Lesson #2 – You either create or destroy value by brand association.

There’s a cute anecdote that my wife loves to tell that you’ve probably heard, and it goes like this:

Once the President and First Lady went out for a night on the town.  Toward the end of their evening as they were driving back to the White House, the car stopped at a traffic light.  At the same time they both noticed the foreman at a small construction site repairing what seemed to be a large pothole in the street.  The First Lady looked intently at the foreman and said, “Well I’ll be!”
“What?”, replied the President.
“If I didn’t know any better I’d say that foreman over there is the same man I dated in high school and went to prom with.  At one time, we were madly in love.  My, how things change”.
With an air of confidence, the President replied, “Well it is a good thing you didn’t stay together, you’d be the wife of a construction foreman now.”
To which the First Lady replied, “No dear, he’d be the President now”.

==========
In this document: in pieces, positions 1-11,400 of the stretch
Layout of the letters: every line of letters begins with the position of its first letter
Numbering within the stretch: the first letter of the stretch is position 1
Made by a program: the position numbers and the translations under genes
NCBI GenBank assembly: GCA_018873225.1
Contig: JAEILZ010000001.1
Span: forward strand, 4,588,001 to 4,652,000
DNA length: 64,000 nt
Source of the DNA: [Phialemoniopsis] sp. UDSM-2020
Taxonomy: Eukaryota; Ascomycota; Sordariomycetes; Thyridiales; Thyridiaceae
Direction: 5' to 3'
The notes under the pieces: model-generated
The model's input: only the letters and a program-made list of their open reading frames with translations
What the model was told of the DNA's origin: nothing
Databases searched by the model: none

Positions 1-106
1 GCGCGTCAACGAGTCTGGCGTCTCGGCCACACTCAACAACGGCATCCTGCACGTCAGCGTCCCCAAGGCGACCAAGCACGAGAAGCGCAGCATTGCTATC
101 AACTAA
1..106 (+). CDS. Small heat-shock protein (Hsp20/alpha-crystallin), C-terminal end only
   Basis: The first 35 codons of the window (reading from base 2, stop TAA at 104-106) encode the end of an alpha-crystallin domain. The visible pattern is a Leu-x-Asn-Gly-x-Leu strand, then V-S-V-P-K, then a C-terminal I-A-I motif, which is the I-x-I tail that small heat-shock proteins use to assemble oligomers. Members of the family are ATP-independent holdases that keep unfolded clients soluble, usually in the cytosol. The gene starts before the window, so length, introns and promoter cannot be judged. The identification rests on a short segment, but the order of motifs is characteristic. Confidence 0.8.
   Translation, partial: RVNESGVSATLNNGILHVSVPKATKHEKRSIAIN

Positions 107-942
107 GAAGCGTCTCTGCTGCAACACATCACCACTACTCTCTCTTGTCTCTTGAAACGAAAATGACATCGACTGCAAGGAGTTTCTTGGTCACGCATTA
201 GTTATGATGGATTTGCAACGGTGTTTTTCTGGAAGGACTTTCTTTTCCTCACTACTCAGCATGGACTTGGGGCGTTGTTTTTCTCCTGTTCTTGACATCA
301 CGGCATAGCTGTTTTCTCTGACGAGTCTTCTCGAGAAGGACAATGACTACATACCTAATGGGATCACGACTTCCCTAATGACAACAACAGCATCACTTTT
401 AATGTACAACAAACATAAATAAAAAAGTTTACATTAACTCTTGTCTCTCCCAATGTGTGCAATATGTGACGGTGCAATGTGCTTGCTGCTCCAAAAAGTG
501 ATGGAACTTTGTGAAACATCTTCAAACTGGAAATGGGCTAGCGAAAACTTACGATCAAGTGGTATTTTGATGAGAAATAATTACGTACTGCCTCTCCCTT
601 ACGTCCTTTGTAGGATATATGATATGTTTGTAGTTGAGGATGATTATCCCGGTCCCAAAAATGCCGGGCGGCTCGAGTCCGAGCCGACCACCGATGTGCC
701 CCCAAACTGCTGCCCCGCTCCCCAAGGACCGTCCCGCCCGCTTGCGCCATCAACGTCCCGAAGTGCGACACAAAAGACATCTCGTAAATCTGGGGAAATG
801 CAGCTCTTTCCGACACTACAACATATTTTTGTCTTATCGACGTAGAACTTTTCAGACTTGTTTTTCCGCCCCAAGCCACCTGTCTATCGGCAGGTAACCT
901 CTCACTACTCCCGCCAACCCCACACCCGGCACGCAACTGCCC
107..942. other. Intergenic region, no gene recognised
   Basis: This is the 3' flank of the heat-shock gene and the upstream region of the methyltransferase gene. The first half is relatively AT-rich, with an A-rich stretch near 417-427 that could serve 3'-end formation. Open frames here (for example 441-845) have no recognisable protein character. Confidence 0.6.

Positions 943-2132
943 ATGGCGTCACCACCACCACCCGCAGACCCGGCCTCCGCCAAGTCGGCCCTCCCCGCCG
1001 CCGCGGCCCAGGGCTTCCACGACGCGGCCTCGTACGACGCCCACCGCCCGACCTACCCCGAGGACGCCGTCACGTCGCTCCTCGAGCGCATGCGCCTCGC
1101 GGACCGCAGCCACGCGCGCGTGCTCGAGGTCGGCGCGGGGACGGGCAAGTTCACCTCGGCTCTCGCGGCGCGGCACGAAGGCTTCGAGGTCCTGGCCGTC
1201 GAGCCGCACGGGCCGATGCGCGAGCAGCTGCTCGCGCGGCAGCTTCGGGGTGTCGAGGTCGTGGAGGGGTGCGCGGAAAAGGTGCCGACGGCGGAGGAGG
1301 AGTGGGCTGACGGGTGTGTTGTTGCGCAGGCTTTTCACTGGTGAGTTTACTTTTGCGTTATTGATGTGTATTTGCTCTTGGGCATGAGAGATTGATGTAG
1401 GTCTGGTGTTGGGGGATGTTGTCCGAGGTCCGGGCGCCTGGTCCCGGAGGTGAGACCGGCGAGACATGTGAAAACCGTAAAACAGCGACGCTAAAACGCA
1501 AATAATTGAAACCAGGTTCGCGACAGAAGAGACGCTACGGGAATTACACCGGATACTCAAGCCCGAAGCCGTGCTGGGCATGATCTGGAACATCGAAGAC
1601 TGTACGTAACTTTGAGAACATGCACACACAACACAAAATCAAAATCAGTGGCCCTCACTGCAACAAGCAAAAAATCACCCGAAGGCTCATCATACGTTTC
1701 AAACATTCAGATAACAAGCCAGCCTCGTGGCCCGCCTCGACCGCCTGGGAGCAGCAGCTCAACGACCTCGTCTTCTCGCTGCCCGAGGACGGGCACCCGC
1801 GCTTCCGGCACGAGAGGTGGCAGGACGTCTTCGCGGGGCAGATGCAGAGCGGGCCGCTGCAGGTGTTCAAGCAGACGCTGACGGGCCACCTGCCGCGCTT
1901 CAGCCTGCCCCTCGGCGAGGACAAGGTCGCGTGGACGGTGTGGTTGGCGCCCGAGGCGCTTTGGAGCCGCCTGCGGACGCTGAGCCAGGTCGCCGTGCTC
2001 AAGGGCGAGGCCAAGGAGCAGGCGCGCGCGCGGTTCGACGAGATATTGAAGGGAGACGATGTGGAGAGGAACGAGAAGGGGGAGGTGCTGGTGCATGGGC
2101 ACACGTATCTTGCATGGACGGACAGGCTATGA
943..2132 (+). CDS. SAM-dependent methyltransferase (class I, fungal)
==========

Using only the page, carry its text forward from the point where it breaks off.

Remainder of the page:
We often go about, not really understanding the power of brand association.  It is said that you can take your top ten associations, and your household income will probably be within 5% of that average number.  Well what if it is not?  You probably need to re-evaluate your associations.  You can either create or destroy value by brand association.  Don’t make the mistake of destroying your brand’s value by making bad associations.

Lesson #3 – Consider your transition plan earlier rather than later.

Unfortunately, athletes know all too well that their “big chance” can be here today and gone tomorrow.  Most athletes are just an injury away from not being able to do what they love the most.  If so, what will happen?  If you haven’t created other streams of income, through saving and investing, then you will have a long road ahead of you of “normal living”.  Don’t get me wrong, there’s nothing wrong with this as most individuals live this type of life, but they are not adjusting to having access to six or seven figures either.   Unless you’re Ryan Broyles, living on a fraction of your current player salary would be a hard adjustment. This is why I recommend working on your transition plan as soon as your career begins.  Maybe Murphy won’t darken your doorstep, but you can never be too sure.  In any case, it helps to be prepared for 50-60 more years of living expenses after your playing days are over.